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Egypt's Islamists Warn Of 'Dangerous Days' After Parliament Dissolved


Protesters burn a defaced poster of presidential candidate Ahmed Shafiq, ousted leader Hosni Mubarak's last prime minister, at Cairo's Tahrir Square on June 14.
The Muslim Brotherhood has warned that Egypt faces "dangerous days" ahead, after the Supreme Constitutional Court dissolved the Islamist-dominated parliament.

The court ruled on June 14 that last year's elections for the lower house of parliament, the country's first free elections in decades, were unconstitutional.

The court -- made up of judges appointed by former President Hosni Mubarak before his ouster last year -- also upheld the right of Mubarak's former prime minister, Ahmed Shafiq, to run for president.

The rulings came ahead of the June 16 start of the weekend's runoff presidential election between Shafiq and the Muslim Brotherhood's candidate, Muhammad Morsi.

The decisions effectively push Egypt's democratic transition back to where it was in February 2011, when Mubarak's rule was toppled by an Arab Spring uprising and the military took power.

That's because legislative power has been returned, for now, to the ruling Supreme Council of the Armed Forces, which had handed it over in January 2012 to the newly elected Islamist-dominated parliament.

'Revolution' Coming?

Activists fear the military council is trying to increase its power, threatening Egypt's fragile democratic gains.

Morsi said any fraud in the June 16-17 presidential runoff vote would result in what he called a "revolution" in Egypt.

"We will continue with our journey and observe closely [the election runoff], and if there is any fraud we already know what the consequences will be -- a revolution against the criminals, a revolution against those who protect the criminals," Morsi said.

"A revolution until the goals of the January 25 [2011] revolution are fully achieved."

Morsi's election campaign manager, Ahmed Abdel Moti, said the court ruling backing Safiq's eligibility as a presidential candidate had also stunned Egypt.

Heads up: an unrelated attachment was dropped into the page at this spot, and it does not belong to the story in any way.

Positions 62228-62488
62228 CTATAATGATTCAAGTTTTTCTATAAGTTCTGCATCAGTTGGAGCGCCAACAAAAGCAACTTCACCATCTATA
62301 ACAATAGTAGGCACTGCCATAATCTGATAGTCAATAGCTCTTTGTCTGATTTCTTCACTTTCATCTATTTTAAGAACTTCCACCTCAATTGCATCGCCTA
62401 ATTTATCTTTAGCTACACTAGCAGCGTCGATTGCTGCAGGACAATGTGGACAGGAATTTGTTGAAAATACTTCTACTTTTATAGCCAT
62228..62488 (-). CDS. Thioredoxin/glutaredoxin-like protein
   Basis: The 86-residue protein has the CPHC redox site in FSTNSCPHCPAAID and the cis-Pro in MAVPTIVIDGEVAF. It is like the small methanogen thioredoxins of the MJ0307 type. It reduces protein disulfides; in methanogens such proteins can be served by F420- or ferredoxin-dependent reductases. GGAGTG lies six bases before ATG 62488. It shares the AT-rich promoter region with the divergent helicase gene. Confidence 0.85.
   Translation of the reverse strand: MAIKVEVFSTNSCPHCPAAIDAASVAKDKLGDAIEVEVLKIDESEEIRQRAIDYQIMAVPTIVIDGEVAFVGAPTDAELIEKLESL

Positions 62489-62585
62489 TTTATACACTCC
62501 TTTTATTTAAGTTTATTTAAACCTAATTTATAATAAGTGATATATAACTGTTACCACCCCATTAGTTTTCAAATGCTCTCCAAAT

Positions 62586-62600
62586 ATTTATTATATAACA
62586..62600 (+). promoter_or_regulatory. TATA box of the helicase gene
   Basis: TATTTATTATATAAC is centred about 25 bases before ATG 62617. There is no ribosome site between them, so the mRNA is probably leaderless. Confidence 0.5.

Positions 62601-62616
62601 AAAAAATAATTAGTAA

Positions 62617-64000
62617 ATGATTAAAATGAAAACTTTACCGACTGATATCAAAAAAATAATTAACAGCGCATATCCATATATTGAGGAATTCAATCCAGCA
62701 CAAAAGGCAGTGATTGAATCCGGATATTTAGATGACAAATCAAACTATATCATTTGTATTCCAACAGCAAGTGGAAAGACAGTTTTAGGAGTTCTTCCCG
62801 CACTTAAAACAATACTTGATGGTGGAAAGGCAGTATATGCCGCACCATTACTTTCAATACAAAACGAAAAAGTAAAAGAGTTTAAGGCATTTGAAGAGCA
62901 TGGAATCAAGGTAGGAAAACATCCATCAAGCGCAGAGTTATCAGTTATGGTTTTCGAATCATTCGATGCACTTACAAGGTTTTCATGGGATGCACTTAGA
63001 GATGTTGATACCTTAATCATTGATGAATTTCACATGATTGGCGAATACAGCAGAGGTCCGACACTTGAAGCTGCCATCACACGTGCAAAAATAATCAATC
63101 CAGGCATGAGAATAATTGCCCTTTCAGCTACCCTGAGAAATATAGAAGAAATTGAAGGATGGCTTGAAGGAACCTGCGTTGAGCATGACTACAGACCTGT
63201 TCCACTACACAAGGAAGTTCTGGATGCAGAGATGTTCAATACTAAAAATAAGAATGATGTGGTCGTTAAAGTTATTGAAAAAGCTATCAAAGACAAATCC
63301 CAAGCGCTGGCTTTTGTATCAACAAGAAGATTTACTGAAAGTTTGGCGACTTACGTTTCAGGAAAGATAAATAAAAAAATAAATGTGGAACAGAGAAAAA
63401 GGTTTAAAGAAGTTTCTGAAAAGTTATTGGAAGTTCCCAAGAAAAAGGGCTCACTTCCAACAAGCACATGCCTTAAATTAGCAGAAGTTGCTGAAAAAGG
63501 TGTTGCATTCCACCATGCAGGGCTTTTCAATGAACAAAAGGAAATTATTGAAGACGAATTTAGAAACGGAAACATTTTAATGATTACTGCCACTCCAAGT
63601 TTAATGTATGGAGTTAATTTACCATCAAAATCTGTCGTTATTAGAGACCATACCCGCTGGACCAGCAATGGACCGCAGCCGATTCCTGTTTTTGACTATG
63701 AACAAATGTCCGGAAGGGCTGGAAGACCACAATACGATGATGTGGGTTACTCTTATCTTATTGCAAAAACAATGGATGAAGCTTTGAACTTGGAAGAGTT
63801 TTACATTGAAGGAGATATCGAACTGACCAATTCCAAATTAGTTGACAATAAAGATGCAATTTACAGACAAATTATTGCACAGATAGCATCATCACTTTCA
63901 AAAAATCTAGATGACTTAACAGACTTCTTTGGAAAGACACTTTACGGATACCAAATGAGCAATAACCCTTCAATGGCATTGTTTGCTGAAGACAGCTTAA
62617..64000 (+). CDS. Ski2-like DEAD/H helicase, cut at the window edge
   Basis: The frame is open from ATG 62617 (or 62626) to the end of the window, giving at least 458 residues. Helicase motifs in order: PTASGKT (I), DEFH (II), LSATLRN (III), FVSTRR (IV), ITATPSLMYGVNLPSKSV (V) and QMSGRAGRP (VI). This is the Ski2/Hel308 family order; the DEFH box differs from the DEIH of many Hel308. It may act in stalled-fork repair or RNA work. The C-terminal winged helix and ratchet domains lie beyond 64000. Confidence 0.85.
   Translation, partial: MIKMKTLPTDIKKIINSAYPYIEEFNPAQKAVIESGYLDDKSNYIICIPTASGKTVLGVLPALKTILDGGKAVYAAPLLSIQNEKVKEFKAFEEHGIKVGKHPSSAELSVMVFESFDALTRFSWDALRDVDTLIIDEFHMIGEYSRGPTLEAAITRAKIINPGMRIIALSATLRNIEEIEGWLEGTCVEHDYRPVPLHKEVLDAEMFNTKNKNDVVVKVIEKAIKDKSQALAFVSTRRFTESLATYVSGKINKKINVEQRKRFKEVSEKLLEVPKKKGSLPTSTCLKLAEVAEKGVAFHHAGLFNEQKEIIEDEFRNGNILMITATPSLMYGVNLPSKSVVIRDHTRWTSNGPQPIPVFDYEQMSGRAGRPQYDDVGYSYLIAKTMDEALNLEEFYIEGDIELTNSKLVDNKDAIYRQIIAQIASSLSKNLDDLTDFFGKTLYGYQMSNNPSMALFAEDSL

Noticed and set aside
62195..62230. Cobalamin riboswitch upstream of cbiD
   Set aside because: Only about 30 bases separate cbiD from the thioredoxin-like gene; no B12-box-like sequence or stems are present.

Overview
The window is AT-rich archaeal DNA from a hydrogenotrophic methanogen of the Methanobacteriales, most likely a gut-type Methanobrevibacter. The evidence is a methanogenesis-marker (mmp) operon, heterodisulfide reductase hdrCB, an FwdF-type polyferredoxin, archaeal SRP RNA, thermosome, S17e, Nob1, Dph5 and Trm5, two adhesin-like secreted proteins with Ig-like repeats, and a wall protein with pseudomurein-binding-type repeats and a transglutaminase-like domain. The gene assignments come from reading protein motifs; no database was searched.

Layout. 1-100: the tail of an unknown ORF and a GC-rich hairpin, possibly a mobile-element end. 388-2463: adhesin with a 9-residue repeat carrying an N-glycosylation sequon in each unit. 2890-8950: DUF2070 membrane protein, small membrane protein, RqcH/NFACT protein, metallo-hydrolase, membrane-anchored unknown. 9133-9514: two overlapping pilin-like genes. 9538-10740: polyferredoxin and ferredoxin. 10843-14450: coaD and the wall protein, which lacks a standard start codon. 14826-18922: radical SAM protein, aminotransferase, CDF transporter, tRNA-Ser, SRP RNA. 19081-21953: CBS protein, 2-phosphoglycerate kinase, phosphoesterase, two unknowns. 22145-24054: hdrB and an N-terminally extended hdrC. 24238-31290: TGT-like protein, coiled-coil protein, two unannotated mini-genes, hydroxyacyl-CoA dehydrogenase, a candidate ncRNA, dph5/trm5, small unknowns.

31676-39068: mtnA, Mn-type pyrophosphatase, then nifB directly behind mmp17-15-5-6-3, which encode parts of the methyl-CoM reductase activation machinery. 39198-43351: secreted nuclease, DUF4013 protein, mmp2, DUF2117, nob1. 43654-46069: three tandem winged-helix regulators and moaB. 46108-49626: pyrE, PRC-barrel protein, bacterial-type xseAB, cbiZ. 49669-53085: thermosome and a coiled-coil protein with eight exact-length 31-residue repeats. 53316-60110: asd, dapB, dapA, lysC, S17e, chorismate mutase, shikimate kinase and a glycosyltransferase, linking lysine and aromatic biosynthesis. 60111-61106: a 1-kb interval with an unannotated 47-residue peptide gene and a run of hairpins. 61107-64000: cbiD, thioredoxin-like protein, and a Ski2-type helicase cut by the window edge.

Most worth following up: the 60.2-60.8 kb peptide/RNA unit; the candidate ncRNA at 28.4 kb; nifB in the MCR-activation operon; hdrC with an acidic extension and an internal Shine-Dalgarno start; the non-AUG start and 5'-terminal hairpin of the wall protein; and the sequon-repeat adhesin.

"The ruling is a shock to us and to all Egyptians -- not to isolate or exclude [from the presidential election] those [people], one of them a man who was part of the old regime," Moti said.

Clinton: No Turning Back

In Washington, U.S. Secretary of State Hillary Clinton called on Egypt's transitional military rulers to carry through with democratic transition.

"In keeping with the commitments that the Supreme Council of the Armed Forces made to the Egyptian people, we expect to see a full transfer of power to a democratically elected civilian government," Clinton said.

"There can be no going back on the democratic transition called for by the Egyptian people."

U.S. State Department spokeswoman Victoria Nuland said Washington was still studying the Egyptian court's ruling and would not comment on it directly.

But she voiced hope that Egyptians would be allowed to enjoy the gains made from last year's uprising -- "a free, fair, democratic, transparent system of government" and "governance that represents the will of the people, a parliament so elected, a president so elected."

Nuland said those were the standards that both the Egyptian people and the international community wanted.

With reporting by Reuters, AP, AFP, and dpa
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